The new US embassy in London opened with little fanfare yesterday after US President Donald Trump refused to attend the inauguration because of its price tag and less-than-central location.
Embassy staff streamed past heavily-armed police and under a US flag flapping in the icy breeze as the new office opened for business.
But despite being 10 years in the making and with a price tag of around $1bn, the opening was an uninspired affair after the US president was a no-show.
“I am not a big fan of the Obama administration having sold perhaps the best located and finest embassy in London for ‘peanuts’, only to build a new one in an off location for $1.2bn,” Trump wrote last week. “Bad deal. Wanted me to cut ribbon — NO!”
The decision to move the embassy from the upmarket Mayfair district was made under former president George W Bush, with security the top priority following the September 11, 2001, attacks and two 1998 US embassy bombings in Tanzania and Kenya.
The 12-storey new building in Nine Elms, south of the River Thames, comes complete with a half-moon shaped moat and appears like a futuristic fortress.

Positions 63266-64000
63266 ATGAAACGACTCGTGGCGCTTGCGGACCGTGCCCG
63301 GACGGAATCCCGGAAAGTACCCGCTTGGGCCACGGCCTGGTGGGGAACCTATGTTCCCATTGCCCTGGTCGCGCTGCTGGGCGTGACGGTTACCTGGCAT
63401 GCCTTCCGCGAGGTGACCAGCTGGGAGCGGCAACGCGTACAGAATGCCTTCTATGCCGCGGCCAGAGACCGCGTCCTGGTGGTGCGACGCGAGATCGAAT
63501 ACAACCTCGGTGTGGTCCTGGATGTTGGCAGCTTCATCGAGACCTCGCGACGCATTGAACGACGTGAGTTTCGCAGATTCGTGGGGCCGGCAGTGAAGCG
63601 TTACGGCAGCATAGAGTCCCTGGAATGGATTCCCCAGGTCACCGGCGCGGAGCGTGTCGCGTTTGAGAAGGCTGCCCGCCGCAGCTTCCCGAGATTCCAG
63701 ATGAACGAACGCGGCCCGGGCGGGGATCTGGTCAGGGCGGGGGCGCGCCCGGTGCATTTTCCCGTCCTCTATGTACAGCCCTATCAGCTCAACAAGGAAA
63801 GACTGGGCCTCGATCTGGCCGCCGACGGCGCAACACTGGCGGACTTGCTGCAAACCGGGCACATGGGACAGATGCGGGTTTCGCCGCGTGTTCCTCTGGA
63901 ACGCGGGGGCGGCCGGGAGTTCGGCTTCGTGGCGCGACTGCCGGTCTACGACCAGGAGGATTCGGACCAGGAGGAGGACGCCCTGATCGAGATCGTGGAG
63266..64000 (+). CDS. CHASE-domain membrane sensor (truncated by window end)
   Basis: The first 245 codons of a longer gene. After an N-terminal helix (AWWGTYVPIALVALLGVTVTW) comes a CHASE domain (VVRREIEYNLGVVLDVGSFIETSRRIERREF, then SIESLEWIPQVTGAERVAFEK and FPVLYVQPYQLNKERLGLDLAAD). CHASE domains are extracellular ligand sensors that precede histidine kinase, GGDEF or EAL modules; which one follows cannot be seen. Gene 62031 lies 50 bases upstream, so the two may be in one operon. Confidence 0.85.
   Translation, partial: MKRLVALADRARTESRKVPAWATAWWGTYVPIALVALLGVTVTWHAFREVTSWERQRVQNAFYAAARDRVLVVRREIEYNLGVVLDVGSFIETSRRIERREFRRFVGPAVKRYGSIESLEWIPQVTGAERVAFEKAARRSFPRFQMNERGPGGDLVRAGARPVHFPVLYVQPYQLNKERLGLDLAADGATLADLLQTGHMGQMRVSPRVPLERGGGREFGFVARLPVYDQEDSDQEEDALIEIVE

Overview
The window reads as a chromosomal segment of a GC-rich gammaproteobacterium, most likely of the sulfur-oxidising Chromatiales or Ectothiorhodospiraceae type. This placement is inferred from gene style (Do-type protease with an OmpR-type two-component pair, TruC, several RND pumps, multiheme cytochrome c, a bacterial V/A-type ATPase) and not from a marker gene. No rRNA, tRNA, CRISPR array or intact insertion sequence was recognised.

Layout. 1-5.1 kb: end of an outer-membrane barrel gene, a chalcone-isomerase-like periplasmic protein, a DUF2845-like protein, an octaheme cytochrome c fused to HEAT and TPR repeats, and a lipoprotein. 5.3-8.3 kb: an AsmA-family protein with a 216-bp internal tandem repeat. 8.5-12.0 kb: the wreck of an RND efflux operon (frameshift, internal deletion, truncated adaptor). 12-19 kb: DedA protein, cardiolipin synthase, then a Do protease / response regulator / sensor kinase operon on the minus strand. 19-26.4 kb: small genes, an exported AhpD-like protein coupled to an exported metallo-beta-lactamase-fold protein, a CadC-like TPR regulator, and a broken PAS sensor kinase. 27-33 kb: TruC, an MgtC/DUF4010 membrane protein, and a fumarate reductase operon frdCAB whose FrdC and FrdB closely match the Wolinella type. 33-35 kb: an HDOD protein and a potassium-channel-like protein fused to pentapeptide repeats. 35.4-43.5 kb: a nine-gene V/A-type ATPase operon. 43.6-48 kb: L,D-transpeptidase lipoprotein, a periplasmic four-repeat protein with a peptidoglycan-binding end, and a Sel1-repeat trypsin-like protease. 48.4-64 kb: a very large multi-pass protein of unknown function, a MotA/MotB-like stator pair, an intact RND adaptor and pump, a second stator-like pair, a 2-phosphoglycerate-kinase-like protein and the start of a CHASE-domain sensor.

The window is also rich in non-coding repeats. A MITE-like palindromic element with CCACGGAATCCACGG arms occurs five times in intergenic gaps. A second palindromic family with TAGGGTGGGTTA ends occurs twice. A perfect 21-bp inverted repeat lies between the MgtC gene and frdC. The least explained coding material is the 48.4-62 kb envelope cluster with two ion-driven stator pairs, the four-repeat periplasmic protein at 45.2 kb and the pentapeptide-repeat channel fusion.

“It wouldn’t be a design that I’d pick but I heard for safety it was meant to be really, really good,” said Genevieve Storie, an Australian who has lived in the neighbourhood for four years.
Kevin Knowler, who grew up in the area, remarked the former embassy site at Grosvenor Square was “very compact” and “surrounded by lots of other places” which made the new location more suitable.
London Mayor Sadiq Khan, a vocal critic of Trump, tweeted after the US president announced his decision not to go to London: “Many Londoners have made it clear that Donald Trump is not welcome here while he is pursuing such a divisive agenda. It seems he’s finally got that message.”
Foreign Minister Boris Johnson, however, said on Monday that he expected Trump will visit “in due course”, telling the Guardian newspaper that ties with Washington represented a “crucial relationship” for Britain.
The new embassy is surrounded by construction sites, testament to the vast Nine Elms redevelopment which has attracted other heavyweights such as publisher Penguin Random House which is due to move in at the end of next year.
Ravi Govindia, head of the area’s Wandsworth Council, said he would expect Trump to be familiar with seeking out a business opportunity to move into an up-and-coming neighbourhood.
“Our relationship is with the workers, the people and government of the US which is bigger and greater than any single administration,” he said.
The council chief lauded the huge regeneration project, which includes new metro stations scheduled to open in 2020. “Nine Elms is building at an unprecedented pace within a very short period of time,” he said.
Standing outside the embassy, Knowler said he has seen a “massive change” since the neighbourhood was dominated by the docks.
“The pubs are doing well, the cafes are doing well, I think it’s great for the area,” Knowler said of the embassy.
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